‘Lost art’ of gardening an alternative to pass time during pandemic

GROW YOUR OWN — Iannetti’s Garden Center in Burgettstown remains open to supply people with everything from flowers to vegetable plants. In wake of the COVID-19 pandemic, people are turning to gardening as an activity that can be done at home and a way to grow one’s own food. -- Andrew Grimm

BURGETTSTOWN — Those concerned about a food shortage, looking for a way to avoid crowded grocery stores or just simply looking for an activity to do at home during the COVID-19 pandemic have seemingly begun turning back to a not-so-new idea — gardening.

Iannetti’s Garden Center, located at 728 Steubenville Pike in Burgettstown, is still open and providing supplies for such folks.

“It’s a great thing to do. If they have kids at home, it’s a great opportunity for the kids to learn about gardening, and even the parents, too,” said Scott Weaver, owner and president of Iannetti’s Garden Center. “We’re in a place where not all the parents know a lot about gardening, aren’t gardeners. We’re here (to help).”

Weaver noted that recent generations have gotten away from the craft of growing their own food, but sales of vegetable plants have increased recently and more people are starting to explore the craft.

“I think it’s great to see people learning to garden,” he said. “Flower gardening is important, but vegetable gardening is very important. It’s a lost art. In the last couple generations, we’ve gotten away from gardening. Most of the people that garden now are older folks. The people that grew up in the Depression and the war era, they knew they had to grow their own if they wanted to eat well.

“Now, hopefully this will give us a resurgence of people getting out there and learning how to grow their own food. There are nothing better than fresh fruit and vegetables.”

United States Department of Agriculture Economic Research Service says farming peaked in 1935, with 6.8 million farms. That number has decreased to just over 2 million as of 2017, according to the USDA website.

In the uncertain times of a pandemic, concerns over the food supply are on the minds of people across the country. Experts have not said there will be a shortage, but people are still preparing for the possibility.

Another aspect that Weaver focused on was safety. Not only does growing one’s own food sources prevent trips to the grocery store and potential exposure, it also ensures one knows the food is safe.

“You know it’s safe, you know you’re not getting tainted lettuce from your garden,” Weaver said. “You’re not getting tainted anything from your garden like you might get at the grocery store.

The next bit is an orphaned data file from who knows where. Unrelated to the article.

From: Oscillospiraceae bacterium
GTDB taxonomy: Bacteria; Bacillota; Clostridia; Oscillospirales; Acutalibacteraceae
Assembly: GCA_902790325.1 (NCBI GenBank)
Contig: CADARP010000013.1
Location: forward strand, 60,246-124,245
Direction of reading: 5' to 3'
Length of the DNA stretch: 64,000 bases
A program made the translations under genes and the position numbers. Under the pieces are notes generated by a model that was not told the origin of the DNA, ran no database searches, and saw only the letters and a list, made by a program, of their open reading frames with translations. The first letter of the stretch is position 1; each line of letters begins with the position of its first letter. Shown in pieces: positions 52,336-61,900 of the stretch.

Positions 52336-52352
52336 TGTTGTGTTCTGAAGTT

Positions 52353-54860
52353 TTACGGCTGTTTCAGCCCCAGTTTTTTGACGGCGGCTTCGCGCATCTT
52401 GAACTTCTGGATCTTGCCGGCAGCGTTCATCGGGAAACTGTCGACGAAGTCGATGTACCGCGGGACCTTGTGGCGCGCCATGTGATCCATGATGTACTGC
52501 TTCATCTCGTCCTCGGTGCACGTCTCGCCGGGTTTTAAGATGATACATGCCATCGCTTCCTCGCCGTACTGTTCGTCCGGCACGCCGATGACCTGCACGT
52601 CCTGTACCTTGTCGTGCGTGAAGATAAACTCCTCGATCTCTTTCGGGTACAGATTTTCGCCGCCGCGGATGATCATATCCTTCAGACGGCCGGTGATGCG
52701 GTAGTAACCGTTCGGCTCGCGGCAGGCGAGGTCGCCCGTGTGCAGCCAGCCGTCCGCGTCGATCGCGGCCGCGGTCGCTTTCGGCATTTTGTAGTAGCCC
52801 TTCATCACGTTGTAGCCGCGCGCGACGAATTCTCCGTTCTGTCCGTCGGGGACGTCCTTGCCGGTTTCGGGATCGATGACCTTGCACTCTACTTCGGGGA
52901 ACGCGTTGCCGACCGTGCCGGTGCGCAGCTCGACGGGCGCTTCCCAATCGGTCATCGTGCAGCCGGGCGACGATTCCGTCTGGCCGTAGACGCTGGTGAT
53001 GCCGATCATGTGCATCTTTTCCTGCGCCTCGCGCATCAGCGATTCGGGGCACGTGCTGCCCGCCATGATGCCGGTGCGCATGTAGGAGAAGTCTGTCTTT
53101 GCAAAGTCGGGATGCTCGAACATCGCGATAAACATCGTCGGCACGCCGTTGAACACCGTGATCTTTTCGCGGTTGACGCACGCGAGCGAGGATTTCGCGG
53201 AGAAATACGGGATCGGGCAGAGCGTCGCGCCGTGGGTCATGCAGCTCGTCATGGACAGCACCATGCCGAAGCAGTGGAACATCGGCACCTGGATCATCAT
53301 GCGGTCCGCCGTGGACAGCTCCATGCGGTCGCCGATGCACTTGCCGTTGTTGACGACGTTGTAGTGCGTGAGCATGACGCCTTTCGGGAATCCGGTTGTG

“Think about the E. Coli situation with the lettuce last year, we get those kinds of situations even when we’re not in a global pandemic situation.”

Gardening is being turned to in other states, too.

Ray Burns, who owns and operates Zdrowy Farms in Posen, Mich., told The Alpena News preparing for a food shortage is smart, noting that the coronavirus and shutdowns have created uncertainty.

“We’re ramping it up this year,” Burns said. “The world can change. The world has changed a lot in a week, and it’s going to continue to change.”

Like Weaver, Burns also cited the mentality from during World War II as an example for today’s situation.

“We literally won that war because we fed troops all the way around the world from what we could harvest,” he said.

Mary Centala, who owns and operates Heritage Acres greenhouse outside of Alpena, Mich., also cited the Depression mindset.

“Our world has changed tremendously in just the last couple months,” Centala said. “My parents grew up during the Depression, and they used to talk about various things they had to do, because they had to do them.

“Even if the world changes and you don’t need that food, it doesn’t hurt to arm ourselves with the knowledge of how to do it.”

With the United States importing around 15 percent of its overall food supply, according to the U.S. Food and Drug Administration, Burns would like to see the country start to supply more of its own food again.

According to the Food and Drug Administration’s website, more than 200 countries or territories and about 125,000 food facilities plus farms supply approximately 32 percent of the fresh vegetables, 55 percent of the fresh fruit Americans consume.

“Reconnecting with our neighbors in our own local economy is really – and basing it on local food – I think it’s going to be one of the most precious commodities available,” Burns said. “Even if the world straightens out in a month.”

At Iannetti’s, precautions are being taken to keep those wishing to get supplies to garden safe.

“We’re outside mostly, we’re very spaced out here at the garden center,” Weaver said. “We are keeping everything wiped down with disinfectant. We’re keeping everything clean, everywhere people are touching.”

A gardener does not even have to come into the store if they do not want to, with a new service the store is providing for customers in light of the pandemic concerns.

“We’re doing a grab-and-go service,” Weaver said. “If people want to just come to the parking lot, they can call ahead with an order, come to the parking lot to pick it up, and we will bring it out to their car with no contact.”

Weaver, too, hopes the new found skills new gardeners are acquiring will continue after the pandemic has subsided.

“I think it is going to be a good learning experience for people and I hope they continue to use it going forward,” he said.

(Darby Hinkley of The Alpena News contributed to this report.)


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